2. Look for notches on each of the two cam shaft pulleys.

  3. Align the mark/dot on the timing shaft pulley with the arrow on the engine at the same time that the notches on each of the two cam shaft pulley's are aligned with the marks at the top of the timing cover by rotating the engine clockwise using the Performance Tool W89208 Cam Pulley Holder SST in a cam pulley until all three marks are aligned.

Removing the timing belt tensioner

  1. Loosen the 12mm front bolt of the timing belt tensioner.

  2. From the bottom of the truck, using a long wobble extension and 12mm socket, reach between the frame of the oil pan and wire harness to loosen the rear 12mm bolt of the timing belt tensioner.

  3. Remove both 12mm bolts and the timing belt tensioner.
  4. Optional:
    1. Inspect the timing belt tensioner if you are considering re-use. If there is no visible oil at the base of the pin, it is OK to reuse.
    2. Place the timing belt tensioner in a vise and compress the pin until you can capture the pin in a retracted state.

Removing the timing belt and idler pulleys

  1. Remove the crank pulley washer, noting the forward/rear orientation.
  2. Slide the timing belt off, noting the path around various pulleys.
  3. Remove the crank shaft timing gear(to change the seal behind it).
  4. Remove the 14mm bolt holding the non-pivoting #2 idler pulley.
  5. Remove the #2 idler pulley
  6. Use a 10mm allen wrench to remove bolt holding the #1 idler pulley.
  7. Remove the #1 idler pulley, making sure to also remove the washer between the pulley and the engine. Note: you will re-use this washer even when installing a new #1 idler pulley.

Remove the water inlet from the water pump, to access the thermostat

  1. Place a coolant catch basin under the engine to catch any coolant that will leak out.
  2. Remove the 3, 12mm nuts securing the water inlet.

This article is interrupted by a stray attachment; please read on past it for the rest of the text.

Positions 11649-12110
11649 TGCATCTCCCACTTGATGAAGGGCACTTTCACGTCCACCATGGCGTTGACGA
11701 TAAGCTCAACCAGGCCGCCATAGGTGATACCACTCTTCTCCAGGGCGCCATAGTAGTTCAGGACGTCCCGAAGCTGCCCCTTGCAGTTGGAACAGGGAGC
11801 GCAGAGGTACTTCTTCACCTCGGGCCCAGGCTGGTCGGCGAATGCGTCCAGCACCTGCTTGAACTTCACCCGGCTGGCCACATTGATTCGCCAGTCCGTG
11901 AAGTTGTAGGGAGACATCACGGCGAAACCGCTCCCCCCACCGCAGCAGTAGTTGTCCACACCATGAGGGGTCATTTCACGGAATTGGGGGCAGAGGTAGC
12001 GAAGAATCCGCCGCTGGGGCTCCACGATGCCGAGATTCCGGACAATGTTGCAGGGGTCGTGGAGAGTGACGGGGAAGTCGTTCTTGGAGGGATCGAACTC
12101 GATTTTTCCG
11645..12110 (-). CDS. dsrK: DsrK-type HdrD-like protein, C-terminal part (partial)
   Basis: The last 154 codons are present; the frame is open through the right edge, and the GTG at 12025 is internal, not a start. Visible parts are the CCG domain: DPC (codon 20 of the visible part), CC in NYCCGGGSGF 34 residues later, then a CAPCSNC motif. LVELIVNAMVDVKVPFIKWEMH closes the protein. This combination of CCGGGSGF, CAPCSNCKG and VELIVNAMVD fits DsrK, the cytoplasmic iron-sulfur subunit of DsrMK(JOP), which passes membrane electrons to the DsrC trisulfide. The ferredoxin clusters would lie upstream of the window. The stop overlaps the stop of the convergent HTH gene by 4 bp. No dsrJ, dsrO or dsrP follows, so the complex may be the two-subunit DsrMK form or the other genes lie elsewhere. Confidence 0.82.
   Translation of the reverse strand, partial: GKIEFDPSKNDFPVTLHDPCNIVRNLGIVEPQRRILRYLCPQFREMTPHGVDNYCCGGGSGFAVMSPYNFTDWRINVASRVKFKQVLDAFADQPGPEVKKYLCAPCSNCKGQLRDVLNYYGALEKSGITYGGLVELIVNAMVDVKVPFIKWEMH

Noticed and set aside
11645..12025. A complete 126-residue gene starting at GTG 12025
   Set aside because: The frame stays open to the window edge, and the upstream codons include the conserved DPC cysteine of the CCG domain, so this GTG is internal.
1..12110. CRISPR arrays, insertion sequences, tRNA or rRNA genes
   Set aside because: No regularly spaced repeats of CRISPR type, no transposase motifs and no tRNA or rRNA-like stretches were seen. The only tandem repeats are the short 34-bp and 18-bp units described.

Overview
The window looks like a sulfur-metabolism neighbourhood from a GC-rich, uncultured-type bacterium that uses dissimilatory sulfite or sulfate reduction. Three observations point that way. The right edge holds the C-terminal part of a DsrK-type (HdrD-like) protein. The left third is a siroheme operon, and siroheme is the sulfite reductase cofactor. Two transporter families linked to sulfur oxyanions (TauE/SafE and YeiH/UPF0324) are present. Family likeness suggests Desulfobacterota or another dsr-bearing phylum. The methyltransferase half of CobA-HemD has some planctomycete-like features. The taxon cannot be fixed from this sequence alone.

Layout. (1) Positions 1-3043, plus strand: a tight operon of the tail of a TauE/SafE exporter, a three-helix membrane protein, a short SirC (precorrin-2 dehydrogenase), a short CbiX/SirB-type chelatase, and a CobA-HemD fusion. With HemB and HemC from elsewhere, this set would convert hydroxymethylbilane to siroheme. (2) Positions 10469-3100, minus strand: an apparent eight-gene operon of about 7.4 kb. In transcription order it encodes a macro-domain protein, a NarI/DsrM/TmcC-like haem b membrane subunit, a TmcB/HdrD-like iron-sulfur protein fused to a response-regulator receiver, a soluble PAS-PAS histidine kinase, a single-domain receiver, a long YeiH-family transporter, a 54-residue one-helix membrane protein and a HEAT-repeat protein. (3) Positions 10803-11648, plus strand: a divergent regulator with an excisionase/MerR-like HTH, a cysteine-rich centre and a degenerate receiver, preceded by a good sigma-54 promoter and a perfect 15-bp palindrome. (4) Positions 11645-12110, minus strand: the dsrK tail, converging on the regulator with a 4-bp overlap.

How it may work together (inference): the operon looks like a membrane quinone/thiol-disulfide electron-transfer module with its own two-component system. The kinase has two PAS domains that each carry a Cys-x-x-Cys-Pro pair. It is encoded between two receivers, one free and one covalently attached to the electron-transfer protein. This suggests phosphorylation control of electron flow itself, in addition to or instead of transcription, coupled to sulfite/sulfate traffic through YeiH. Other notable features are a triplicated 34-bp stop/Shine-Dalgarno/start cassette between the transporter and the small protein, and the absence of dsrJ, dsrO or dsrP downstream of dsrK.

3. Slide the water inlet neck off of the studs.
  4. Remove the thermostat. Note that the jiggle valve goes DOWN in the 6 o'clock position.

Remove the cam position sensor, cam shaft pulleys, and rear (#3) timing cover

  1. Remove the 10mm bolt that holds on the cam position sensor.
  2. Using the Performance Tool W89208 Cam Pulley Holder SST and breaker bar (and a friend), loosen the bolts holding the cam shaft pulley's on. Note: You can also use the SST and an impact wrench to do this more easily.
  3. Remove the 17mm camshaft pulley bolts.
  4. Slide the camshaft pulleys off. Note that L is Driver, R is passenger.
  5. Remove the small pin/key/round bar in the camshaft pulley shaft and set it aside.
  6. Remove the 10mm bolts holding on the rear timing cover.

  7. Carefully disconnect the driver side wiring loom off of the rear timing cover, by pulling the tab forward, and then the connector up.
  8. Remove the rear timing cover, giving us access to the cam shaft seals.

Removal and replacement of the cam shaft and crank shaft seals

  1. Using the Lisle 58430 Shaft Type Seal Puller SST, hook the tool between the crank shaft and seal, and then lever the seal out.

  2. Spread some motor oil on the new cam shaft seal, and the cam shaft. Press in the seal as far as you can with your fingers.
  3. Use the PRIVATE BRAND TOOLS PBT70960 Crankshaft and Camshaft Seal Tool Kit SST (determine the right spacers, etc.) to press in the new cam shaft seals. Update 2022: I've found that this tool doesn't always work well and can bulge the seals, causing them to tear as they are inserted. I have found that slowly tapping the seals in with a soft wooden or brass punch seems to work better.

    I recommend not using this tool, but instead using a soft wooden or brass punch to tap the seal into position.

  4. If the seal is not fully seated, tap it in the rest of the way.
  5. Repeat for the other cam shaft.